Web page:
- THE MAGAZINE
Solutions for today’s vision of tomorrow are difficult at best, but certainly not impossible. To get a jump on these visions, you could read such books as “Future Shock” and “Mega Trends.” A better direction to take is to read the trade publications to determine which way the crowd is headed. I would certainly recommend this publication and its sister publications, National Floor Trends and Floor Covering Installer. Watch the news events, such as mergers and acquisitions and save and categorize articles and columns for future reference. Performing these tasks will allow you a glimpse of what’s coming.
There is no shortage of information; we are surrounded by it. This was very much in evidence at Surfaces 2000. There were racks and racks stacked with periodicals and brochures. This is the age of information, yet some still act as if we are in the dinosaurs’ age. Information is not power—it’s the use of information that kicks butt.
The question this article asks is this: Are you maximizing your know-how and how to know-how? How can you do this? How do you increase profitability and posture? Would you like to be able to ensure that your attitude is revved up everyday, ready to take on whatever comes along in the way of inspections?
You can do it all and have it all by teaming-up. Let’s say you and your newly acquired team of inspectors feel it is necessary to make the whole group more successful, in addition to growing each of your own organizations. This concept is not foreign to the numerous clubs that meet weekly to share leads from their fields.
This isn’t a fantasy; it’s a necessity. In this time of high-speed change, the stakes are nothing less than survival. You know the drill: Tougher demands by the mills for faster reporting of claims; competition from every angle, including those who have received training in every floor surface; retailer uncertainty; and a host of other unknowns. So, what do we do? We team up. I’m here to tell you that without strong bellwether type people from every facet of the industry, without high trust and true teamwork, you won’t be up to meeting the challenges of the inspection business of the future.
So how does one do this? It’s the same as asking what is the secret to success? The secret to success is that there is no secret! The good news is that you’ll be able to master these turbulent times and enjoy significant growth in your inspection business. The key is to team up, either in the form of a co-op or group of inspectors, to handle all types of claims. This is not a new business, but a group formed for the mutual benefit of every member.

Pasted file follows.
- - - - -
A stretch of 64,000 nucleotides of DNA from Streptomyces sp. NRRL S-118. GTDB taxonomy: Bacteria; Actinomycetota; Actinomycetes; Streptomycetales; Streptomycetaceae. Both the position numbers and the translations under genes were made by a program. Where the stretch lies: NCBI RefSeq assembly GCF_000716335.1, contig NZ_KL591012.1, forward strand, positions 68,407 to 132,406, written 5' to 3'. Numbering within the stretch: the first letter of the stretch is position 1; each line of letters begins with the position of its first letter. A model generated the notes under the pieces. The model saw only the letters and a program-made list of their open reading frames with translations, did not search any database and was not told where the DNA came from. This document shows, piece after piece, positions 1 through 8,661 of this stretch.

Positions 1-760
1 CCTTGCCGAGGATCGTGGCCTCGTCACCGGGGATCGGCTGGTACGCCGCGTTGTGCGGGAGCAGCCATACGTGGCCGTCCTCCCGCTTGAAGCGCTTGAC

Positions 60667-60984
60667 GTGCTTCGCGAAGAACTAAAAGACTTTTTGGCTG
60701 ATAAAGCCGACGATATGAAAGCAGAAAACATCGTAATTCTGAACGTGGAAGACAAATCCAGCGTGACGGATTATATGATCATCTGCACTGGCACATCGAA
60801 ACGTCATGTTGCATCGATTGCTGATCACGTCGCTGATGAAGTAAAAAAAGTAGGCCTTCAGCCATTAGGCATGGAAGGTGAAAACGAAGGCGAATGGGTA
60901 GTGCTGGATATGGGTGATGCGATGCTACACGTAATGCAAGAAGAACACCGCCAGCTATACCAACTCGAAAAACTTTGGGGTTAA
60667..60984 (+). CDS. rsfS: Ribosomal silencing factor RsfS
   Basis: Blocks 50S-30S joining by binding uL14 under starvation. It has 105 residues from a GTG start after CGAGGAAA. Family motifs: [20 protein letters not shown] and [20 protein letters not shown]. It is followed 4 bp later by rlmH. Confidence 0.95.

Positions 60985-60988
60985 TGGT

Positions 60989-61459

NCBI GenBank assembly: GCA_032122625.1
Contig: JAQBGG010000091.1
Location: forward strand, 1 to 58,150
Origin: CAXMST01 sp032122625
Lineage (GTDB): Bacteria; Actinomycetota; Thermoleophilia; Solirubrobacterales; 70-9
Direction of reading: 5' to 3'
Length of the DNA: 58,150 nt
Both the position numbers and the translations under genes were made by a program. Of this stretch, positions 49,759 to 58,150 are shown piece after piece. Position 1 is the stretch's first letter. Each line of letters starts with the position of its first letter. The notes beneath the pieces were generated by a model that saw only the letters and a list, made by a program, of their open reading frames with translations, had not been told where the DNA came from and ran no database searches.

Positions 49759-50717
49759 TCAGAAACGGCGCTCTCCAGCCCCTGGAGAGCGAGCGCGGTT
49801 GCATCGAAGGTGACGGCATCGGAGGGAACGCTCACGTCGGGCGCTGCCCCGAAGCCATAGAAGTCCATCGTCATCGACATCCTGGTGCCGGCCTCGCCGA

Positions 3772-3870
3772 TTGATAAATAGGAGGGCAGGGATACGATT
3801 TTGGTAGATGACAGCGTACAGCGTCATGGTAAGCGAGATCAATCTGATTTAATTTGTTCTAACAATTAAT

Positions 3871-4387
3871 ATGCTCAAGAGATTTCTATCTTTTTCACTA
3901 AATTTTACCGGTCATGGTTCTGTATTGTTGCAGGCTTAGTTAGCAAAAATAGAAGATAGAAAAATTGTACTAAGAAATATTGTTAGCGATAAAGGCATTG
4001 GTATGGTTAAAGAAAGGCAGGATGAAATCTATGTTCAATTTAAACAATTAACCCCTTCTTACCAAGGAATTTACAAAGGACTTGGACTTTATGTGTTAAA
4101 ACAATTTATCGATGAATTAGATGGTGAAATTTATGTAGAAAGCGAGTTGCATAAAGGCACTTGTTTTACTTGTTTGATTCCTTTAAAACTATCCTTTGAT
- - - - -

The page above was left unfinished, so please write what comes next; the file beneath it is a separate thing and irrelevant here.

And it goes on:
You make the ultimate difference. If you can take the helm and blend explanation with inspiration within a group of your peers who have years of expertise in fields other than carpet, then you will be able to disprove the long-standing “expert” assumption that effectiveness can’t be taught. The financial gain is phenomenal.
How can you make the same type of gain? How do you go from “want to” to “can do.” Well, filling in the missing pieces of the puzzle of this transition takes leadership. Everyone can, and must, share the leadership roll. It’s the high cost of low trust in organizations that causes seizures. You must trust and rely on each other.
I’m telling you that building a group of inspectors will make your own company grow exponentially. However, you must be prepared to institute rules and mottoes to live by as you develop your inspection teamwork philosophy.
You have to tap into each other’s genius in order for each of you to profoundly connect with this idea: In order to help the group, you alone are responsible for your input to a problem. Choose your associates wisely. A Curriculum Vitae from each member is a good idea. Your group must be able to rely on each other’s views. Looking for someone to blame never solves problems. Every person in the group needs support and praise. Negative attitudes, petty politics and gossip are out. Trustworthy, cooperative people are in!
What I have found in working with the groups of inspectors that have teamed up is that they have built, and are sustaining, an atmosphere of trust and openness. This has fostered creative cooperation in reaching new levels of inspections. Members of the group are becoming more independent as they are dependent. It has reduced cynicism about other inspectors and has generally increased morale. I like the fact they are staying flexible, even measurably increasing their flexibility, in order to focus on even greater opportunities.
A team of inspectors allows each member to take advantage of the strengths and compensate for their own weakness, therefore staying more profitable. In this unprecedented era of high pressure, rapid change and constant uncertainty, teams are the ones that make it. One person inspired and improving individually is great. But, when a group becomes inspired, the commitment to helping becomes infectious.
Your goal in forming a group is to become less frustrated, less anxious, less “busy” and more effective as an inspector.